Porter, Brenda. Black Males Locked Out of Jobs: White Ex-Cons More Likely to Find

Work than Black Counterparts, 2006. Black Enterprise: Earl G. Gravis Publishing Co., Inc., 2006. Retrieved on March 2, 2009 at;col1

Porter connects the findings of a 2004 study conducted by Princeton University sociology professors and the hypothesis on employer discrimination and race in contemporary urban labor markets. Professors Bruce Western and Devah Pager conducted the study on 13 young male applicants in 1,470 private companies in New York City in February 2004. They found that Blacks with no criminal record were treated the same way as white males with criminal record in finding employment. Employers also refused employment to 57% of Black applicants but only to 35% of white applicants. Latinos had a higher acceptance rate than Blacks. Gerald D. Jaynes of the Black Enterprise Board of Economists was not surprised by the findings. He interpreted these to mean that employers in general would give a second chance of employment to whites who committed a "mistake." But they would not take the same risk with Blacks with a criminal record.

Levitan, Mark. A Crisis of Black Male Employment: Unemployment and Joblessness in New City. Community Service Society Annual Report. Community Service Society, 2004. Retrieved on March 2, 2009 at

The author describes the recovery of New York City's economy since the terrorists' attack, but prosperity is not yet in sight. Unemployment is still a problem and it is high. He wonders if true economic growth would ease out the joblessness crisis confronting the City's Black men. The Community Service Society's annual report compares unemployment figures in 2000 and 2003. It found that the unemployment rate for 2003 was 8.5% but many groups felt it was higher. These groups consisted of teens at 28.7%; young adults at 13.1%; Blacks, 12.9%; Hispanics, 9.6%; those with less than a high school degree, 11.2%; and blue collar workers, 10.1%. Jobholding since the business cycle peak of 2000 has been declining for men more than for women at 5.4% and 2.2%, respectively. Among the men, the unemployment decline was sharpest for the young at 11.6%; Hispanics at 7.1%; and Blacks at 12.2%. In 2003, only half of New York's Black men were employed at 51.8%. In comparison, 57.1% of Black women and 75.7% of white men also in New York were employed in the same year.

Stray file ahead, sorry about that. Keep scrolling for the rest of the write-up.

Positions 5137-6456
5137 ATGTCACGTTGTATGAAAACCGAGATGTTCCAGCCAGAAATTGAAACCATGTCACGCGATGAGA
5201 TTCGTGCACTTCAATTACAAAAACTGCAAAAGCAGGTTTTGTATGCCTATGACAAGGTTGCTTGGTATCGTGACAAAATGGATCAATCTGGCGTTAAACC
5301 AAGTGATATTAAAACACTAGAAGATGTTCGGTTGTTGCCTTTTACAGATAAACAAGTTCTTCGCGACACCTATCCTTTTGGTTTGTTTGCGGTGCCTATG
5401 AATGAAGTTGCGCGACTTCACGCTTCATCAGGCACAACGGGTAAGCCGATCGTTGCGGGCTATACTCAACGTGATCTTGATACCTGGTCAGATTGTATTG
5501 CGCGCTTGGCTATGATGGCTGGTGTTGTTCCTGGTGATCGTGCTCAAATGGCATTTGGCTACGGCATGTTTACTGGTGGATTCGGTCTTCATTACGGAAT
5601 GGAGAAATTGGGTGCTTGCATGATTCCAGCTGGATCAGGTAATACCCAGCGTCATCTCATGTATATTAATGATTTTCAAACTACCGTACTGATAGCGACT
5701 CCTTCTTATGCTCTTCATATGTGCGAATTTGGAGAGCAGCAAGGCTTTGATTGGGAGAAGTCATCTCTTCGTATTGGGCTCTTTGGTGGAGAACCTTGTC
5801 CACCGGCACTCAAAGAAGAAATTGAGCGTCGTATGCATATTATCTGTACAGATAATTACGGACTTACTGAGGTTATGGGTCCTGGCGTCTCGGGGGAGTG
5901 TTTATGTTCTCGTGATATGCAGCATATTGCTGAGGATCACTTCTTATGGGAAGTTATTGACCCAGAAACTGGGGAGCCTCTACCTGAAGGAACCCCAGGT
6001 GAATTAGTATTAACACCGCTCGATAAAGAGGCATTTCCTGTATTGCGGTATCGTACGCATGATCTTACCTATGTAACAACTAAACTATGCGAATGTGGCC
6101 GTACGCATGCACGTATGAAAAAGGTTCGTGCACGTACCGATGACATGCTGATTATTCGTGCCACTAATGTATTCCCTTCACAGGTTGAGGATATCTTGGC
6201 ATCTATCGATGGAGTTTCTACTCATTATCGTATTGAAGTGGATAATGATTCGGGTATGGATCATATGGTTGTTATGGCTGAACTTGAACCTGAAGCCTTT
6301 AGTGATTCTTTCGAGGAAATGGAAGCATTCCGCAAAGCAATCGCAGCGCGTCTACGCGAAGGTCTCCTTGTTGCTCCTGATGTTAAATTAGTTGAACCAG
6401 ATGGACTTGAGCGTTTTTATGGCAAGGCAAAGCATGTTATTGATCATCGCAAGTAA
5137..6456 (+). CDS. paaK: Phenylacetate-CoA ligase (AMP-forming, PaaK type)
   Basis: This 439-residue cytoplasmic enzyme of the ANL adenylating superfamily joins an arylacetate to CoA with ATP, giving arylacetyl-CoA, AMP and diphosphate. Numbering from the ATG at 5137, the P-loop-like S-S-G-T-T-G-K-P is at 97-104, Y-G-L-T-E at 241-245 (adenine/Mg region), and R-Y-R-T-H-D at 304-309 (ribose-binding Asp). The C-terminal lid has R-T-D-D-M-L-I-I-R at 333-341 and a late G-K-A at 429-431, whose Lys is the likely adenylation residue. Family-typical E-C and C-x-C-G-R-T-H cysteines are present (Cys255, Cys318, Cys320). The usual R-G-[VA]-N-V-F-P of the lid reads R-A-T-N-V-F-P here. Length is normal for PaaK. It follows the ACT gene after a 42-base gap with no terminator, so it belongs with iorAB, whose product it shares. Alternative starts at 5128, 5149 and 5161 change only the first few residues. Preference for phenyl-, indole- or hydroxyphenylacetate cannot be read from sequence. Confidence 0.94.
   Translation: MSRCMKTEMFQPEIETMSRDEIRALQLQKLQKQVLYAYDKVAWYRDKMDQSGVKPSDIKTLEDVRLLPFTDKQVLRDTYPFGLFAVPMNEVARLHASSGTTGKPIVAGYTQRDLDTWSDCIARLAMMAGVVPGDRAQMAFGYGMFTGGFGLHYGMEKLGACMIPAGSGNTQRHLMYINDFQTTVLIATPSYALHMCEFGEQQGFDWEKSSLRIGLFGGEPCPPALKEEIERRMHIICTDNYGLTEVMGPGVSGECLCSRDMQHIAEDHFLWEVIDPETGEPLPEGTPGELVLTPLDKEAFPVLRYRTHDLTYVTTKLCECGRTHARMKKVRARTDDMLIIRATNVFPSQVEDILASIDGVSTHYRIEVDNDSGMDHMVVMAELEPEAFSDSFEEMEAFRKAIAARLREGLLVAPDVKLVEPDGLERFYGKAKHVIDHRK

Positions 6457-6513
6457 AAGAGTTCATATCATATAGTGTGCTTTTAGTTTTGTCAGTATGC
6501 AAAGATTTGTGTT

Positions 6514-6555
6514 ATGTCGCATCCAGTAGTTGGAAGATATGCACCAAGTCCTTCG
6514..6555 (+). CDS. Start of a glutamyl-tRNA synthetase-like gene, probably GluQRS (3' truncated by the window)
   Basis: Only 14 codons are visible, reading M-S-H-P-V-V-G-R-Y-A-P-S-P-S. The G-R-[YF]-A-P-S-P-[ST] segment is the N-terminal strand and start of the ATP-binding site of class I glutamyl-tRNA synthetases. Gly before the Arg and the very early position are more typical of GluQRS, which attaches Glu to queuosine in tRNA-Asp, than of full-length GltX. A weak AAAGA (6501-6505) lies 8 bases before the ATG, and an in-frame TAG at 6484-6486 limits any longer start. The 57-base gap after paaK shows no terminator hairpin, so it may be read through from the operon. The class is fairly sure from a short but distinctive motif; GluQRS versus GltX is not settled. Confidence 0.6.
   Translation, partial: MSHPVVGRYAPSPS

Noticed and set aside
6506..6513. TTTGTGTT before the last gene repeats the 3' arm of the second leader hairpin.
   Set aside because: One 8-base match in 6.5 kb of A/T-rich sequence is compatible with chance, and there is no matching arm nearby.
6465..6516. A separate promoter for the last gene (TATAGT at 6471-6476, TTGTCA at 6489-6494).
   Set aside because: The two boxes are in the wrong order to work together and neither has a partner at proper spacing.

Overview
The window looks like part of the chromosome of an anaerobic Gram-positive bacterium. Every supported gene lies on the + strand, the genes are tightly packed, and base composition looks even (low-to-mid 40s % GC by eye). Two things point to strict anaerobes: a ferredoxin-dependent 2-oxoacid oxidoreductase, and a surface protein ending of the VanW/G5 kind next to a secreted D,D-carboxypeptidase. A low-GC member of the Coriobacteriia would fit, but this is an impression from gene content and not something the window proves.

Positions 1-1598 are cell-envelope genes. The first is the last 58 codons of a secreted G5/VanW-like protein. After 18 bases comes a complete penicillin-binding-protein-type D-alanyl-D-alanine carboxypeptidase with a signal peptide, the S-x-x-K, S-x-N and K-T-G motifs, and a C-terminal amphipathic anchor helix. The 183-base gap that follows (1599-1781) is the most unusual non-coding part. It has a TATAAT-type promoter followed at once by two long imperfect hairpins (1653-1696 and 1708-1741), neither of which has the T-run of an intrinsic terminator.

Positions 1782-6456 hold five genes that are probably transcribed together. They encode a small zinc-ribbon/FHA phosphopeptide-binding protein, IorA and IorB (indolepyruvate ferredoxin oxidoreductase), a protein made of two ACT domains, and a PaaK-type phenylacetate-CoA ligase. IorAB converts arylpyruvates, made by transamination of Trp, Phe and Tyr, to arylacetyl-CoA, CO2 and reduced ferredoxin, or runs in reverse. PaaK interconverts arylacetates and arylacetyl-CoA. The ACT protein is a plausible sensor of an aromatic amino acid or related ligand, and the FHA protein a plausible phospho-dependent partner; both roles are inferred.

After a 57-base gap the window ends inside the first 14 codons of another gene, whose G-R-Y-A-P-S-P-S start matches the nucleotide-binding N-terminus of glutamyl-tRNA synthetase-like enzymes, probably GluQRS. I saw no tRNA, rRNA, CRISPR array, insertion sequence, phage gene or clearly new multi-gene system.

Recession is generally associated with the 9/11 attacks but the labor market in New York City was already in trouble since December 2000. From 3,761,000 jobs existing 9 months before the attacks, the figure dropped by 81,700 by September 2001. The City lost 78,300 jobs from September to December 2001. The figure continued to decrease from 2002 to 2003 by another 93,700 jobs. It reached and remained at 3,528,000 from August to September 2003. The most affected groups were the Blacks, the Hispanics and younger men. Statistics said that 27-35% of New York men 16-24 years old were African-American and Hispanic, respectively. This suggested a crisis of Black employment.